3go get github.com/joho/godotenv

Environment Variable

Create a new .env file and paste the below code in it.

1SECRET_KEY=secret007

Using the godotenv package, we can read the SECRET_KEY.

JWT implementation

In this section, we can divide the process in modules to understand clearly.

Create Server and Routes

 1package main
 2
 3import (
 4	"fmt"
 5	"log"
 6	...
 7	"github.com/gorilla/mux"
 8)
 9
10func main() {
11	r := mux.NewRouter()
12
13	r.HandleFunc("/login", login).Methods("POST")
14	r.HandleFunc("/me", dashboard).Methods("GET")
15
16	fmt.Println("Starting server on the port 8000...")
17	log.Fatal(http.ListenAndServe(":8000", r))
18}

First, create a new instance of mux router using the mux.NewRouter() method.

Using the HandleFunc create 2 routes. /login as a POST request and /me as a GET request.
The /login endpoint will execute login function and /me will execute the dashboard function.

Create a new JWT Token

In this login function, when a user will enter its username and password, it will first validate if the user registered or not. To validate, we will create a local user db using the map.

On successful, verification it will generate a Token using the jwt-go package and send to the request as a response.

To generate the JWT token, we are going to use the HS256 algorithm.

 1package main
 2
 3import (
 4	"encoding/json"
 5	"fmt"
 6	"log"
 7	"net/http"
 8	"os"
 9	"strings"
10	"time"
11
12	jwt "github.com/dgrijalva/jwt-go"
13	"github.com/gorilla/mux"
14	"github.com/joho/godotenv"
15)
16
17// Secret key to uniquely sign the token
18var key []byte
19
20// Credential User's login information
21type Credential struct{
22	Username string `json:"username"`
23	Password string `json:"password"`
24}
25
26// Token jwt Standard Claim Object
27type Token struct {
28	Username string `json:"username"`
29	jwt.StandardClaims
30}
31
32// Create a dummy local db instance as a key value pair
33var userdb = map[string]string{
34	"user1": "password123",
35}
36
37// assign the secret key to key variable on program's first run
38func init() {
39	// Load the .env file to access the environment variable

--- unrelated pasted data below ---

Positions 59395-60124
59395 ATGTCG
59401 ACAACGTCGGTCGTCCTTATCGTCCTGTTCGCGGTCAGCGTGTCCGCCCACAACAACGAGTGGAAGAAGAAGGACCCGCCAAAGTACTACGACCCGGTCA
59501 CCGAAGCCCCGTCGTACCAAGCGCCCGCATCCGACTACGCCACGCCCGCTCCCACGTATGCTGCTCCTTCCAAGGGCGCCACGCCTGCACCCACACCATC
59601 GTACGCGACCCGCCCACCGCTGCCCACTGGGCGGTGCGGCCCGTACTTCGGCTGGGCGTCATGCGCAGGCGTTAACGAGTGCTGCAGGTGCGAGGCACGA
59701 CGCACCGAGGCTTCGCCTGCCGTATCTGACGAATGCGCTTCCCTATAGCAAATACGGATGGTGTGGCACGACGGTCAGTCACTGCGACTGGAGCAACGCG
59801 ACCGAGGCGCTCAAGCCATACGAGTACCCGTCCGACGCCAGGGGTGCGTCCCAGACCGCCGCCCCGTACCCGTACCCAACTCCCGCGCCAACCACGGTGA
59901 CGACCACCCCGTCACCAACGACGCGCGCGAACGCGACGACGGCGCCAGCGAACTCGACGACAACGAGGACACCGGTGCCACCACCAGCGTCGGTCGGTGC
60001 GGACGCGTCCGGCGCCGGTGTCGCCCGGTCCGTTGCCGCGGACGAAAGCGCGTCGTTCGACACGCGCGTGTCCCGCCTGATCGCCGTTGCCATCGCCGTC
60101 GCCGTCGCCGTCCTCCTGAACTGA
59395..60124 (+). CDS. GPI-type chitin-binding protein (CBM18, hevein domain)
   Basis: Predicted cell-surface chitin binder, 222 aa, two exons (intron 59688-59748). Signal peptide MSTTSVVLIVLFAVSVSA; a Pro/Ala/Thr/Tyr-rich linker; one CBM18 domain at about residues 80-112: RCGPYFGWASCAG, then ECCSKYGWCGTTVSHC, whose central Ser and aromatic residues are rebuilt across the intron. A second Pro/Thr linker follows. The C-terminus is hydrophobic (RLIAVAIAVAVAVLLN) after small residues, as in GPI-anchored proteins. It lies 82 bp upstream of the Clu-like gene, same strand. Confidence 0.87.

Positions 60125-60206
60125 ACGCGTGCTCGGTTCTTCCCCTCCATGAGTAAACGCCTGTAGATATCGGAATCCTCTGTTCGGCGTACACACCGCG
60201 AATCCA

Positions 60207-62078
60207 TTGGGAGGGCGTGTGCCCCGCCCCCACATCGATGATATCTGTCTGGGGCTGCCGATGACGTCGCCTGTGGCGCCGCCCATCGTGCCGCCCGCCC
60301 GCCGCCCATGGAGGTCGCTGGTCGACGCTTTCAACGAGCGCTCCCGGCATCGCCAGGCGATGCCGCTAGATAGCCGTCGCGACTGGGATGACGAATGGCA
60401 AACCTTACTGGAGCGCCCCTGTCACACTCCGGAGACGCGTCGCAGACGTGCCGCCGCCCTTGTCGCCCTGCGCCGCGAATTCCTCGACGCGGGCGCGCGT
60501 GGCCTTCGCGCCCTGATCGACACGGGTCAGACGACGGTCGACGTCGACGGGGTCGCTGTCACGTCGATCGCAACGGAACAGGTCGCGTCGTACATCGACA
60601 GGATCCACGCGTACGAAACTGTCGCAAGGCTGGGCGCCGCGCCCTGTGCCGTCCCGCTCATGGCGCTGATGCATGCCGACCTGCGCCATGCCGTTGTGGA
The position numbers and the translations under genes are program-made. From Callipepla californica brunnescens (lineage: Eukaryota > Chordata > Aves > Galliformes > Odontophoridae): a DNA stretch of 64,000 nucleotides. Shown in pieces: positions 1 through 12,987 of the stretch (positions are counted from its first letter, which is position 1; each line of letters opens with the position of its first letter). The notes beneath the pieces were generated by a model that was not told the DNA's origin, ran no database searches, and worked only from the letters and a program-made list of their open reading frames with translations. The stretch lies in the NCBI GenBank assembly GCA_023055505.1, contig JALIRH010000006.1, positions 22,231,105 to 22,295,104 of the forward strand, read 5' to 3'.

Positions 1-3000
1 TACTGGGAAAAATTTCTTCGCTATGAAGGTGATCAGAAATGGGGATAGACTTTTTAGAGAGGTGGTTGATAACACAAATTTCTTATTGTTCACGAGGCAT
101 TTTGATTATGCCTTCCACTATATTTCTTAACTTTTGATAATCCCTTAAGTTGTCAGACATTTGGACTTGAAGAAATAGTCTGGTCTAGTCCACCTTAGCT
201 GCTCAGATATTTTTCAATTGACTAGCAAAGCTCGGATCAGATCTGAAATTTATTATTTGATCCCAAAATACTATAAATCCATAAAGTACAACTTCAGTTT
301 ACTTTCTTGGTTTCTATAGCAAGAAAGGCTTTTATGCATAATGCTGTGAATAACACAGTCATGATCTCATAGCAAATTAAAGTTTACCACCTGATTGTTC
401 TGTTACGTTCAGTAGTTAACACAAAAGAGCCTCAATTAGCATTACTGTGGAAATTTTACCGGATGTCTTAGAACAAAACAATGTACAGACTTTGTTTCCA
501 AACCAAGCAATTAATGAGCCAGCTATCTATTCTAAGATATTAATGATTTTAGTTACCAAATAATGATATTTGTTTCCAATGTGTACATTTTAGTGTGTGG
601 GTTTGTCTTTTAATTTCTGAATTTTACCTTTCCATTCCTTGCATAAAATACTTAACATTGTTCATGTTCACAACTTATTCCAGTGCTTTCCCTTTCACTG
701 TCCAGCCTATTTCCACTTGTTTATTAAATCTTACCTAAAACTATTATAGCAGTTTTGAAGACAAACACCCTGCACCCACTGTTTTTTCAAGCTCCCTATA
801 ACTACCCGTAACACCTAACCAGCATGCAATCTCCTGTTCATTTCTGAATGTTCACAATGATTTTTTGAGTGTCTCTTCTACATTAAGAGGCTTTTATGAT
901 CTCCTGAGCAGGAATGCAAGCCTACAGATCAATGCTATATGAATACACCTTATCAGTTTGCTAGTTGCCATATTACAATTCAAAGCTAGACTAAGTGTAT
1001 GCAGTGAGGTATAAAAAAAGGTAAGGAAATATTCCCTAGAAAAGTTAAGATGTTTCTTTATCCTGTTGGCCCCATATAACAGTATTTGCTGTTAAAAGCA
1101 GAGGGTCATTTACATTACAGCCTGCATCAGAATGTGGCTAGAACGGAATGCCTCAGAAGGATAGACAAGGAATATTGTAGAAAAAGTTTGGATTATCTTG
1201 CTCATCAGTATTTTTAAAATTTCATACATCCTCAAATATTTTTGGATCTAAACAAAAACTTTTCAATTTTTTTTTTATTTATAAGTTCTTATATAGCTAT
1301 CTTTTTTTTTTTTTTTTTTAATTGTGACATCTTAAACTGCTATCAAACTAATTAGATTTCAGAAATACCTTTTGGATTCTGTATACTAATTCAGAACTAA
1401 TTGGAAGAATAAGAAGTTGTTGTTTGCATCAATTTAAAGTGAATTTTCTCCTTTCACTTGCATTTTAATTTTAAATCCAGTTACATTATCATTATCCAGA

40	err := godotenv.Load()
41
42	if err != nil {
43		log.Fatal("Error loading .env file")
44	}
45
46	// read the secret_key from the .env file
47	key = []byte(os.Getenv("SECRET_KEY"))
48}
49
50// login user login function
51func login(w http.ResponseWriter, r *http.Request) {
52	// create a Credentials object
53	var creds Credential
54	// decode json to struct
55	err := json.NewDecoder(r.Body).Decode(&creds)
56	if err != nil {
57		w.WriteHeader(http.StatusBadRequest)
58		return
59	}
60	// verify if user exist or not
61	userPassword, ok := userdb[creds.Username]
62
63	// if user exist, verify the password
64	if !ok || userPassword != creds.Password {
65		w.WriteHeader(http.StatusUnauthorized)
66		return
67	}
68
69	// Create a token object and add the Username and StandardClaims
70	var tokenClaim = Token {
71		Username: creds.Username,
72		StandardClaims: jwt.StandardClaims{
73			// Enter expiration in milisecond
74			ExpiresAt: time.Now().Add(10 * time.Minute).Unix(),
75		},
76	}
77
78	// Create a new claim with HS256 algorithm and token claim
79	token := jwt.NewWithClaims(jwt.SigningMethodHS256, tokenClaim )
80
81	tokenString, err := token.SignedString(key)
82
83	if err != nil {
84		log.Fatal(err)
85	}
86	json.NewEncoder(w).Encode(tokenString)
87}

In the init function, using the godotenv package load the .env file to read the SECRET_KEY.
Check this to learn more on environment variables in Golang.

In the login function, first read the request body to get the username and password. The request body is in JSON format. Read the JSON using the encoding/json package.
Check this to learn more on how to use JSON in Golang.

In the userdb, we have created a dummy user. It will validate the user using the userdb.

On successful user validation, create a Token object. The Token object has a Username and a StandardClaims. In the StandardClaims, you can define the validity of the token.

The StandardClaims takes Unix time.

Create a new Claims, with the HS256 algorithm and the token claim.

Then, sign this claim using the key which is the SECRET_KEY in the []byte form.

In the end, return the token as a response.

Verify the Token

When the /me endpoint hit, it will execute the dashboard function.
We are going to send the token as Bearer Token. You can also send it as a key value pair in the request object.

In simple language, Bearer token is the same token with Bearer prefixed to it.

1Bearer <Token>
 1// dashboard User's personalized dashboard
 2func dashboard(w http.ResponseWriter, r *http.Request) {
 3	// get the bearer token from the reuest header
 4	bearerToken := r.Header.Get("Authorization")
 5
 6	// validate token, it will return Token and error
 7	token, err := ValidateToken(bearerToken)
 8
 9	if err != nil {
10		// check if Error is Signature Invalid Error
11		if err == jwt.ErrSignatureInvalid {
12			// return the Unauthorized Status
13			w.WriteHeader(http.StatusUnauthorized)
14			return
15		}
16		// Return the Bad Request for any other error
17		w.WriteHeader(http.StatusBadRequest)
18		return
19	}
20	// Validate the token if it expired or not
21	if !token.Valid {
22		// return the Unauthoried Status for expired token
23		w.WriteHeader(http.StatusUnauthorized)
24		return
25	}
26
27	// Type cast the Claims to *Token type
28	user := token.Claims.(*Token)
29
30	// send the username Dashboard message
31	json.NewEncoder(w).Encode(fmt.Sprintf("%s Dashboard", user.Username))
32}
33
34
35
36// ValidateToken validates the token with the secret key and return the object
37func ValidateToken(bearerToken string) (*jwt.Token, error) {
38
39	// format the token string